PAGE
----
Sunday, October 30, 2016

Photo Essay: A Vacant Hospital's Frightening Admissions

Yet another hospital is being converted into housing. (It's no longer abandoned—just vacant.)



This latest one is the former Metropolitan Medical Center in the West Adams neighborhood of LA—the city's first black-owned hospital, which opened in 1971.



But when it was later taken over and corporatized (becoming part of a hospital chain), everything went downhill.



Its emergency room was the first to close in 2013, with the rest of the wards to follow suit.



"Metro," as it was known, had been bringing in hundreds of homeless to give them tests and treatments—both unnecessary and probably dangerous—so that they could fill their psych ward's empty beds, in exchange for insurance kickbacks. Psych ward admissions reportedly pay better than regular hospital admissions.



After admitting to criminal mismanagement and conspiring to defraud the government's healthcare system, the hospital couldn't afford to run without the Skid Row recruitment scam—and it especially couldn't after having paid all those legal fees, fines, and restitution.



If the staff got paid at all, many of their paychecks were bouncing. A whistleblower reported that a similar scheme had been set up to bring in defenseless elderly patients from nursing homes, falsifying their consent. In the wake of financial ruin, the hospital was shuttered abruptly in 2013, along with two other hospitals under the same ownership.



The pharmacy is still full of warnings (but no drugs)...



...and doors are unlocked.



All of the beds are empty now...



...and the hospital is so very vacant.



During its most recent run of operation, the first floor consisted primarily of offices for administration...



...case management...



...admitting, and human resources.



There was also the cafeteria kitchen (now painted "prison pink" for an art installation)...



...a grease-stained, industrial-scale relic of the hospital's attempt to feed the masses...



...which included not only the sick patients but also their visitors—and their doctors (who had their own dining room).



The division between staff areas and patient areas is resoundingly clear.



All the contraptions make you wonder whether they were keeping the patients safe...



...or keeping themselves safe from the patients.



In total, Metropolitan Medical Center once had 212 beds between all of its various units.



Babies came into the world in these maternity wards...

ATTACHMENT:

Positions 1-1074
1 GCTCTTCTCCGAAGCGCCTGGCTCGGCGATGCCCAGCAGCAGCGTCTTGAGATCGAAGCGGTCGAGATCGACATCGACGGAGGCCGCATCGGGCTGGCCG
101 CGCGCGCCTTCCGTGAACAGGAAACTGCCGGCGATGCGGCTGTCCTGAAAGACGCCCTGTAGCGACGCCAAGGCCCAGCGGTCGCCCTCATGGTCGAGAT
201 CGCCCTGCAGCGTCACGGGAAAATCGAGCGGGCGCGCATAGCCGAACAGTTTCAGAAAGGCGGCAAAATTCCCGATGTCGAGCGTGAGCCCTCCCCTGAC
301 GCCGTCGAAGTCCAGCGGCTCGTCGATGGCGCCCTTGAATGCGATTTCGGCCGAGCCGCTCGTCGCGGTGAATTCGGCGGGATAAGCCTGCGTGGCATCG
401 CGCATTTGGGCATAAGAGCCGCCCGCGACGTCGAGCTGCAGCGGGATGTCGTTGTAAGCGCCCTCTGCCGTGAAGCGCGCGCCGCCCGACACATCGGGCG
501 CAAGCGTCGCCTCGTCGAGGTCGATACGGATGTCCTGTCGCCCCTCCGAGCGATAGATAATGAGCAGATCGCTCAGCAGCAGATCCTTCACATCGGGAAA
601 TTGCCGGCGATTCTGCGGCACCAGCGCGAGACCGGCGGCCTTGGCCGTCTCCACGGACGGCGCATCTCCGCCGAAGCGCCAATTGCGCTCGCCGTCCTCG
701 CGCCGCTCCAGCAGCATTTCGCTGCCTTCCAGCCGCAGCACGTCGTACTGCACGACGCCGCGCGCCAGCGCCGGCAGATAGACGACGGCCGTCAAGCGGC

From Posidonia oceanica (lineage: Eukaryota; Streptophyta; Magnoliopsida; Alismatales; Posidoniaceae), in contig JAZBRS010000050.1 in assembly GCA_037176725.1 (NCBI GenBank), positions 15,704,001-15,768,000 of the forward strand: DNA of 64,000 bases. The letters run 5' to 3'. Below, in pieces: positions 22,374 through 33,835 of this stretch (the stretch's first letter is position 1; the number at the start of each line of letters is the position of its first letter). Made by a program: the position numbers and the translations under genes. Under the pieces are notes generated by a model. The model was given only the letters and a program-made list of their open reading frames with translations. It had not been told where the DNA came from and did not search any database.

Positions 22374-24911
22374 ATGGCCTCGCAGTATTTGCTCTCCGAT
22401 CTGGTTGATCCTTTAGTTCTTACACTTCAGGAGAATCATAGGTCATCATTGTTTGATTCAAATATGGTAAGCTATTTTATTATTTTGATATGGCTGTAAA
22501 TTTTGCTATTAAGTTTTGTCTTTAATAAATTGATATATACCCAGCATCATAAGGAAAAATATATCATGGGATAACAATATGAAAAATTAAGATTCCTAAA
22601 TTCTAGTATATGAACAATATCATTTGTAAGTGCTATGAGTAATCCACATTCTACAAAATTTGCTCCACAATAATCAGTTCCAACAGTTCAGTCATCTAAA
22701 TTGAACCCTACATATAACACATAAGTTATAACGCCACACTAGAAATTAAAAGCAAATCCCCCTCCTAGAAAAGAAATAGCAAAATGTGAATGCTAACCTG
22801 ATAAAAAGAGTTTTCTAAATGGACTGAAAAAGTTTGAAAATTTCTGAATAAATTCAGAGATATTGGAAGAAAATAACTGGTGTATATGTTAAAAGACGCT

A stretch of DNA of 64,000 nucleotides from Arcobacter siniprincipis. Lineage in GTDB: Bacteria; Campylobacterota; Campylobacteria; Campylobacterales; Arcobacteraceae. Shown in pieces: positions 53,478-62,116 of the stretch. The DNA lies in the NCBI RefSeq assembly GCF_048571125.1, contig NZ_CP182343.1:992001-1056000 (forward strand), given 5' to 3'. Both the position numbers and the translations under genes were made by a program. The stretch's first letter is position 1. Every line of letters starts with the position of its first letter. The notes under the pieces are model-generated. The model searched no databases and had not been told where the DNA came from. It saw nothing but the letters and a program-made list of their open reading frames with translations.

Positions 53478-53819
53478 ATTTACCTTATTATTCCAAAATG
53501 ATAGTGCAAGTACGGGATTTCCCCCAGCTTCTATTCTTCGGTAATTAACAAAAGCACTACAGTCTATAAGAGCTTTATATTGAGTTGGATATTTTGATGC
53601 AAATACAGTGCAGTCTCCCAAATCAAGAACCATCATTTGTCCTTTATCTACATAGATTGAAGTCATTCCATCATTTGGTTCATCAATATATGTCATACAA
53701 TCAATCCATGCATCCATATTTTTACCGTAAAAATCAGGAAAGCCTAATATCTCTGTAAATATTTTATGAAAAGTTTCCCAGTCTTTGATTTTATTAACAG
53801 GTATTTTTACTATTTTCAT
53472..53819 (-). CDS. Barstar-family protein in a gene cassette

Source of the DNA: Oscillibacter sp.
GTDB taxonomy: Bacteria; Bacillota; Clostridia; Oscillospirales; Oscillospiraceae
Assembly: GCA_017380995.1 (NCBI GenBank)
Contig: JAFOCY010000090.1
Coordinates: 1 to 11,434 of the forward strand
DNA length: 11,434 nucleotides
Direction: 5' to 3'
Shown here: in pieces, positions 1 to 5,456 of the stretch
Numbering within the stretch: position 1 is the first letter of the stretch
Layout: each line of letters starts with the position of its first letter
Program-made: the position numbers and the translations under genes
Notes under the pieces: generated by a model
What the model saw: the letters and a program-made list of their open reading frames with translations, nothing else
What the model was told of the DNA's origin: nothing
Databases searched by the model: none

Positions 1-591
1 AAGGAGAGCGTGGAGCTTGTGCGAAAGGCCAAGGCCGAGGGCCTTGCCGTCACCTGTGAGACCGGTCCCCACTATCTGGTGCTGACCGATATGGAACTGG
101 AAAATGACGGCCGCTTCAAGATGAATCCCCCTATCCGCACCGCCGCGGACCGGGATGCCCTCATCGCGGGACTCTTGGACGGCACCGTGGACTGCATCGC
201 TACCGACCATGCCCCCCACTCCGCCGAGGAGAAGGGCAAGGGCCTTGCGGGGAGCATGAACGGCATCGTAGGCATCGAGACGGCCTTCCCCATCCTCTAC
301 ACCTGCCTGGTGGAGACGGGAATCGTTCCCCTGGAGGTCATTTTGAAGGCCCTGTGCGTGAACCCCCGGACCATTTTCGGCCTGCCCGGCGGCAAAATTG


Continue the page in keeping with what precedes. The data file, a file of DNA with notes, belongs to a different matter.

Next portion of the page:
...people got x-ray screenings in this radiology department...



...and others got put on oxygen.



On the second floor, there were five surgical bays...



...and at least two scrub rooms...



...as well as a suture room...



...and a recovery room.



I wonder what kind of antigens or pathogens remain on the surfaces and in the air there.



There's certainly enough paperwork left over—from schedules and physician rosters to patient medical records and pain assessment charts.



Maybe they didn't think anybody would see these parts of the hospital, like the psychiatric ward on the fourth floor.



Maybe they didn't think any of the patients would tell the outside world what was going on inside.



Maybe they made sure that none of the patients could...



...or that if they did, no one would believe them.

Now, the hospital that so desperately needed more patients has no patients at all.

Related Posts:
Dancers Descend Upon the Semi-Vacant Crenshaw Hospital
Photo Essay: Last Chance Look at Linda Vista Hospital (Roof, Boiler Room, Kitchen & More)

A Dormant Chinatown Theatre Wakes Up to Dance

At one point, pretty much every neighborhood in LA had at least one movie theater. And, unlike now, every neighborhood wouldn't be showing the same movies.

If you wanted to see the latest releases in Hong Kong cinema—the kind of stuff that inspired Quentin Tarantino to make his Kill Bill series and shoot them in China—you had to go to Chinatown.

In the 1960s and 70s, there was the Cinemaland Theatre and the Kim Sing Theatre. The former is now used for garment manufacturing, and the latter now used as an event space.

But in the early 1960s, there was also the Sing Hing Theater, which hosted both Chinese-language films and Chinese Opera performances.

It's been dormant for 20 years. And that's almost as long as it operated.

In the early 2000s—around the time that Kill Bill was slashing its way through English-language cineplexes—there was talk of Tarantino buying the Sing Hing, which had come to be known as the "King Hing Theater."

It didn't happen. Tarantino bought the Beverly Cinema (which operates as the New Beverly Cinema) in 2007. So far, that's his only movie house (after his supposed interest in the Rialto in South Pasadena waned).



And so those 125,000 square feet of the King Hing Theater have remained dormant behind the marquee and blade sign, which have been hanging out front this whole time. That is—it's been dormant till now, now that it's been awakened with Heidi Duckler's production of "When I am King."



It's a dance performance designed entirely around the cinema's spaces, which include the terrazzo-floored outer lobby and tiled box office...



...and concession area...



...all the way up to the ceiling.



Like many of the Heidi Duckler productions, it's a roving dance performance—so you get to see many of the areas of the venue that you wouldn't normally encounter as an audience member of a film screening.



In the case of the King Hing Theater, you also get to see a more multimedia perspective of the public areas...



...like an art installation that connects the projection booth to the stage like two ends of a loom.